The world’s response to the pandemic threat has, at best, been reactive in the face of various challenges. The initial response was full, partial or weekend lockdowns, educating people to wear masks and practice social distancing, meaning keep 2 metres away from any other person in public, and asking people to use sanitising solutions to try and build a circle of immunity around themselves. People were asked to keep their social circle small and avoid the three Cs, ie, closed spaces, crowded places and close contacts. Different countries have had variable success. The number of total worldwide cases of coronavirus in the current pandemic has been 32.3 Cr with a staggering death count of 55.3 L and counting. The Top 3 countries affected have been United States, India and Brazil. New Zealand has had moderate success in fighting the scourge and at one point, due to New Zealand’s relative success in combating COVID-19, the New Zealand passport was named the most powerful passport in the world.
Social media and news media have launched information and education campaigns to educate people on how to grapple with the scourge. The psychological problems associated with the COVID-19 calamity are varied. In extreme cases, people may suffer from depression characterised by low mood, tiredness, pessimism, poor sleep and appetite, feeling helpless, guilty and hopeless with a gradual reduction in work output. The elderly are more vulnerable. One of the central emotional responses during a pandemic is fear. Targeting fear can be useful in some situations but not others. Educating people when they feel they can cope or protect themselves can change behaviours; however, defensive reactions predominate when people feel helpless. Another challenge to educating people to change accepted norms of behaviour is a bias leading people to feel they cannot be affected by the virus, are immune to contracting it or a false invincibility perception. The media also usually report on COVID-19 negatively, reporting on the numbers of people infected with COVID and how many have died of COVID as opposed to those who recover and who are only infected mildly.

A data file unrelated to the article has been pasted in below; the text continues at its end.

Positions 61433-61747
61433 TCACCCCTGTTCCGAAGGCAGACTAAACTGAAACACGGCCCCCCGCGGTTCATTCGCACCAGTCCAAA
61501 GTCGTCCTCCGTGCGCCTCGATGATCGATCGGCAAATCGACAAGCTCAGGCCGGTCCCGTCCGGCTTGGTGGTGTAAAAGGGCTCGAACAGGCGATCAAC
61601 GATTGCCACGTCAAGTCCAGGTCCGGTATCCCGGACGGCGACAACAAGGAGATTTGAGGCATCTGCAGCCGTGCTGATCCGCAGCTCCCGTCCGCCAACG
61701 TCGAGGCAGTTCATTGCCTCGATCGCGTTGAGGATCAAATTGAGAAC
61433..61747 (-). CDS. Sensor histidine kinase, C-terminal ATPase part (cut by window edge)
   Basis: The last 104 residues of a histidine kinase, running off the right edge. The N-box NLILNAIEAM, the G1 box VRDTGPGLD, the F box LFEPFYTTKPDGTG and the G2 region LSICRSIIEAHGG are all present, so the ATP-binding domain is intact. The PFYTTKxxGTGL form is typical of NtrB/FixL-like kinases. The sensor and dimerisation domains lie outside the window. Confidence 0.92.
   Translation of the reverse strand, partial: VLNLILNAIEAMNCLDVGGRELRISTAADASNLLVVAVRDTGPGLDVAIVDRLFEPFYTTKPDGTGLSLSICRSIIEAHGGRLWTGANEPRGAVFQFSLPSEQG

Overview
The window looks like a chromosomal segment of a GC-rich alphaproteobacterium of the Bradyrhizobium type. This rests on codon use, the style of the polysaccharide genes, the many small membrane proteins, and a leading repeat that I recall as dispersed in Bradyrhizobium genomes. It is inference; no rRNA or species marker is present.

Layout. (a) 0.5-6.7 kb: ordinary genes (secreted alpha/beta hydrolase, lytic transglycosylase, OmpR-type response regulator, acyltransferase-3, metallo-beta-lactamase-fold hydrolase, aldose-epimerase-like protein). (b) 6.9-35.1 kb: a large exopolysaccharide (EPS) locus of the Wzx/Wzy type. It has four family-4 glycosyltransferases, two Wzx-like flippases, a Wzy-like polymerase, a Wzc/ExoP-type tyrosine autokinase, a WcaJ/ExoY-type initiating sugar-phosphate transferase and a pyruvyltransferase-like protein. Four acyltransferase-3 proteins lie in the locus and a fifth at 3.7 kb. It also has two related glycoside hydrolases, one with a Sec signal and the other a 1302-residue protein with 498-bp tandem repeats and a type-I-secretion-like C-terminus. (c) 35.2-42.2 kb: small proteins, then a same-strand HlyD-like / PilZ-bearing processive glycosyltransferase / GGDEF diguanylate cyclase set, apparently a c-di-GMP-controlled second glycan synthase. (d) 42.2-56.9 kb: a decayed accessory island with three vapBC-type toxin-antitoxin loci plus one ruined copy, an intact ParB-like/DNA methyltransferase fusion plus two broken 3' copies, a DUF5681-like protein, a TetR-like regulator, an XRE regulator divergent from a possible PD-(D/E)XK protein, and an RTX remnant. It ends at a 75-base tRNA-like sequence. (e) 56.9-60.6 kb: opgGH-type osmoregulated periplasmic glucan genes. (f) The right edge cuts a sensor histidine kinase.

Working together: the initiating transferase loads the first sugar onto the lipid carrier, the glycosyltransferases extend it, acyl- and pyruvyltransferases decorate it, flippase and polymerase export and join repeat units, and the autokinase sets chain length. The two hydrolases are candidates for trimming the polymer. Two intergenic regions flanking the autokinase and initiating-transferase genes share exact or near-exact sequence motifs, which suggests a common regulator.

Pandemics over the years have led to more intolerance towards minorities and ethnic groups. The bubonic plague, for example, unleashed massive violence in Europe, against clerics and beggars and progroms against Jews with over a thousand communities eradicated. Early on, COVID was being tagged as the “Wuhan” or “Chinese virus”.
Conversely, in the modern age pandemics can, ironically, reduce ethnic prejudice. Coordinated efforts amongst individuals, communities and governments to fight the spread of disease can spread strong messages of cooperation and shared values which the world needs, now more than ever, in the Brave New World.
The vaccination effort in India. The pandemic started a race against time worldwide for an efficacious vaccine against COVID. When vaccines were finally developed and approved after clinical trials, India started a massive COVID vaccination campaign as of 16 January 2021. By 21 October 2021, India had administered more than 1 billion COVID jabs, making it the second country after China to have achieved the milestone. India is utilising three vaccines, the AstraZeneca jab (Covishield), Covaxin by Indian firm Bharat Biotech and Russian made Sputnik V. India has also approved its first vaccine for people under the age of 18.
In conclusion, all forms of apocalypse ultimately try to tell a story of something positive coming out of misfortune, reminding us that the basis of the apocalyptic prophecy is what will happen after the end or in the post-apocalyptic scenario. The pandemic has certainly pushed individuals to reflect on the current status quo. The COVID crisis has revealed health care inequalities, class division, infrastructure challenges and unequal divisions of scarce resources. COVID-19 has changed the ways we live and interact in ways unimaginable to even the most futuristic thinker amongst us.
Over the course of history, plagues of diseases and such types of calamities have come and gone, such as small pox, bubonic plague, the Spanish influenza outbreak, etc, and humankind has been able to face up to such scourges and emerge stronger with the aid of science. Later scourges such as HIV/AIDS have had lingering and heartbreaking effects, with scientists often having to fight a war of attrition. The fact remains that science has failed to find a cure for the common cold. It remains to be seen if the world will ever manage to escape the coronavirus spectre once and for all. Apocalyptic fears are a direct outcome to the existential plight of mankind fomented by the virus and underlying inequalities in power structures. Is the current coronavirus scourge a sign of the end of the world? The debate rages on.
By Miss Sapna Jayantilal Mehta